Date of Award
Dr. Gunter Bischof
Dr. Andrea Mosterman
Dr. Robert Dupont
This thesis explores the influence of masculinity in twentieth century American foreign policy through examining the career of Guy “Machine Gun” Molony. Molony was an Irish American mercenary from New Orleans, whose career saw the transformation of Honduras from a banana republic to a recipient of dollar diplomacy. Unlike the majority of mercenaries who did not use their experience to build successful careers, Molony made a name for himself in American newspapers, becoming respected and even feared by policemen and politicians. His life tells a fascinating tale of the individual male in American foreign policy, where rebellious youth used war and instability to create heroic images of themselves. This thesis argues that the U.S. State Department borrowed from the independent mercenary model, building on a foundation laid out by men like Molony to implement dollar diplomacy. Guy Molony’s career is a telling example of how perceived ideas of manhood carried imperial intentions during the era of manifest destiny and the Monroe Doctrine. Although scholars tend to focus on Western expansion when examining the ideology of manifest destiny, this thesis explores how mercenaries like Guy Molony, followed by the U.S. State Department, continued to look southward to Central America as a means for American expansion.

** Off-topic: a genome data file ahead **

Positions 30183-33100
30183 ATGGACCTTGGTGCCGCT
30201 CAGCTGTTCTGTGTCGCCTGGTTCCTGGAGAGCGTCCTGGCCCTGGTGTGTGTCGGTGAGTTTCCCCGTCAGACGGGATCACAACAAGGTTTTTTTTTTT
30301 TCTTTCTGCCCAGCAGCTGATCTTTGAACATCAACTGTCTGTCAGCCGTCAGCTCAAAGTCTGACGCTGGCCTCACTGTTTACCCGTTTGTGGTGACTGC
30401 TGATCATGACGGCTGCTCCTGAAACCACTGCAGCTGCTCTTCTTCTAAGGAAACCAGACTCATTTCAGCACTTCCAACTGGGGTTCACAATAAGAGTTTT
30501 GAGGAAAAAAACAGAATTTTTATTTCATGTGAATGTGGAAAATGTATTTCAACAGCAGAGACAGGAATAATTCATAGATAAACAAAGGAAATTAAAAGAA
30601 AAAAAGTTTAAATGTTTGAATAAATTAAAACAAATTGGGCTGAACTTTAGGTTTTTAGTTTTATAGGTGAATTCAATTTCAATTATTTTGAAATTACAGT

Spencer, Brett, "“Casey Saw It Through”: Guy “Machine Gun” Molony and the Creation of a Rugged Individual" (2016). University of New Orleans Theses and Dissertations. 2219.